TCMFF: Special Home Edition in Review
April 24, 2020
Classic movie fans were crushed with the news on March 12 that the traditional TCMFF festival was cancelled. But being TCM, I (and probably many other fans) had a feeling they wouldn’t just let those dates come and go without doing anything. So, as per usual, TCM went above and beyond to come up a Plan B: A Special Home Edition of the fest, taking place on-air and virtually the same dates TCMFF was to roll into Hollywood, April 16-19.
Given that there was only a little over a month from the announcement until the start of the special edition, I can only imagine how much work and time the team spent transitioning from an in-person to an on-air experience – we’re talking programming, filming new intros, securing and scheduling guests and other special commentary, creating exclusive content, digging into the archives for videos from past festivals and so much more. That’s a lot of effort. And the fact that the team basically created a whole new festival with a brand new set of films that was 90% different than the originally conceived programming is mind-blowing – just five of the 45 selections presented were set to play at TCMFF 2020; the other 40 screened at previous festivals. That’s like having the whole event planned for months (which they did), and throwing it all out the window (which they had to). Then starting from scratch. And shifting to a new type of experience and delivery system, including on-air and social, for the fans. Heck, I’m exhausted just thinking of all that work and I performed 0% of it!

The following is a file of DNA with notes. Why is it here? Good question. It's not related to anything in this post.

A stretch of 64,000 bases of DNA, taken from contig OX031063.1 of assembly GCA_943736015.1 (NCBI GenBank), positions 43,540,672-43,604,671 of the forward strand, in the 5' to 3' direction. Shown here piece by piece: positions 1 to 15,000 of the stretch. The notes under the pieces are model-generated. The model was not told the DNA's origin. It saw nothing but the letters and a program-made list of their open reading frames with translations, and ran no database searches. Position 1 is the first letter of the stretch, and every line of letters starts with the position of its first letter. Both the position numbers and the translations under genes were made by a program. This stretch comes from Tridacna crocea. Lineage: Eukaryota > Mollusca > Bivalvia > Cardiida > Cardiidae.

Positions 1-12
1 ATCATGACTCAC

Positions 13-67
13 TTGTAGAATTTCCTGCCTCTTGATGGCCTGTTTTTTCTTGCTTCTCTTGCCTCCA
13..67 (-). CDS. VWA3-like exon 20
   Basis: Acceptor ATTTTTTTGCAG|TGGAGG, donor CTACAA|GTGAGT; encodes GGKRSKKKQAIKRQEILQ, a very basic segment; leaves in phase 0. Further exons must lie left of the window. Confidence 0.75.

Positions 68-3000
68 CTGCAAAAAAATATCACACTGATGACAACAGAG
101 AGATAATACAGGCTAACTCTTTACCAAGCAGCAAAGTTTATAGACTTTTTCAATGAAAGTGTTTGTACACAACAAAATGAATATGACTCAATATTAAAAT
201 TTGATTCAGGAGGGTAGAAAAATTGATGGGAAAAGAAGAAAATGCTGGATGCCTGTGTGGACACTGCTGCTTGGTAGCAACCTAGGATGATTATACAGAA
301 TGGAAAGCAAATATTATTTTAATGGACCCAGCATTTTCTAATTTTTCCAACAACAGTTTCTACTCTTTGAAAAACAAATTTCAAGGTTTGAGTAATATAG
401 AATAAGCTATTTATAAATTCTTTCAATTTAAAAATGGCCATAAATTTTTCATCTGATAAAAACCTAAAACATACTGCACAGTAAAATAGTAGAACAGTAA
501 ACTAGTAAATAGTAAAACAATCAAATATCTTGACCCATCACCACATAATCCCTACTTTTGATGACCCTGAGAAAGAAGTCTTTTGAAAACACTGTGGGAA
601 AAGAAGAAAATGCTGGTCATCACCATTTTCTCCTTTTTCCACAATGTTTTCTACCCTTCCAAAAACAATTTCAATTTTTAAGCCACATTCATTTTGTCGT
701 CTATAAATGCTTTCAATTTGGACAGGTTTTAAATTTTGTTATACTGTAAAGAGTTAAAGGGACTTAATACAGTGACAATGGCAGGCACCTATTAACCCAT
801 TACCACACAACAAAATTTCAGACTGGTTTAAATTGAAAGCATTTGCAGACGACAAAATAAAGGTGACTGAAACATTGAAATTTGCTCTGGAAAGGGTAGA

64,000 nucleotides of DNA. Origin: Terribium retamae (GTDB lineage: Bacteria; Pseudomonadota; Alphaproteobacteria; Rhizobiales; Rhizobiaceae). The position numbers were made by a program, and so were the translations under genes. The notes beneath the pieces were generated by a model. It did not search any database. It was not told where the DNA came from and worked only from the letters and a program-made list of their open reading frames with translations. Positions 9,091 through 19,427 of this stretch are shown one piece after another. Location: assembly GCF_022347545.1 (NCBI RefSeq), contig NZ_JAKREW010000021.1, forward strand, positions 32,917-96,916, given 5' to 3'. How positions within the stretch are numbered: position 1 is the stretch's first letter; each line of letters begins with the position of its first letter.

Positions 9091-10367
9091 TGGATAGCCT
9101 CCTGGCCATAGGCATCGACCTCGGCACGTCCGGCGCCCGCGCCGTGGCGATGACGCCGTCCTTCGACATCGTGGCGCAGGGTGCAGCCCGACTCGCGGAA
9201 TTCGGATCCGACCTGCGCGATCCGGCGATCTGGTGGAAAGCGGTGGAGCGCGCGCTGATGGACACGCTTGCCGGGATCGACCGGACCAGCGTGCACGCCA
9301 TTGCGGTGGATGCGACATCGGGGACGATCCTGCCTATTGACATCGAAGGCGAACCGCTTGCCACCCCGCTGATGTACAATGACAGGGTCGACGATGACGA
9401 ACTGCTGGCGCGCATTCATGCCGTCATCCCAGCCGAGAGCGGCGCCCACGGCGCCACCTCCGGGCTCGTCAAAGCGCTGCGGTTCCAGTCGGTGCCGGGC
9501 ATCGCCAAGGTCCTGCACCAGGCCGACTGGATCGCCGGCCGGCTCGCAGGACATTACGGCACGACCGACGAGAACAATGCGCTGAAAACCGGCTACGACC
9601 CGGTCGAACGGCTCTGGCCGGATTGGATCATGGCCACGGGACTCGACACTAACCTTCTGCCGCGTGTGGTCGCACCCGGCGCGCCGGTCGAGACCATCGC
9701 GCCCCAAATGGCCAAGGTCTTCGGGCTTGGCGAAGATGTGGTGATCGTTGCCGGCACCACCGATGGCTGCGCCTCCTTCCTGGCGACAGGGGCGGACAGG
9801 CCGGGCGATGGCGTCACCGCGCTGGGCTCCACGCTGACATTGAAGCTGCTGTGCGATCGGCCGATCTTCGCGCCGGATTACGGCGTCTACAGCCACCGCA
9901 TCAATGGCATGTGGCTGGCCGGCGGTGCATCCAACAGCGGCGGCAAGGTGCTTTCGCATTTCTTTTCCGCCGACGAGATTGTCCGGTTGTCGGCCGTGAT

As usual, my intentions for TCMFF were grand (as my preview attests), but the reality, well, was a little less so. When all was said and done, I managed to watch about nine movies and presentations from start to finish, including new-to-me flicks like 1976's Network (which was terrifying to see for the first time in 2020!) and beloved classics like 1933's Baby Face (which I went way overboard live tweeting about). Since I was unable to shut the outside world out and devote my full days and focus to the event as I normally would, I found myself keeping TCM on in the background as I checked in every now and then while getting some work done – or at least attempting to. With that said, this post will focus more on the experience of the virtual fest and less on the movies themselves.
Yes, I still dressed up every day - pass and all! (Shirt by Kate Gabrielle.)
Being confined to one space – and in my situation, one room, because I only have one TV in my apartment – provided different challenges than the regular fest. Instead of dashing from venue to venue and strategically maneuvering the schedule, I did… well, the opposite. My daily movement involved walking in between my bedroom, living room, and kitchen, which is devastatingly little. There were no huge decisions to make, other than trying to get up early or stay up late to catch a movie live with the EST folks, and I had time to – gasp! – eat full meals.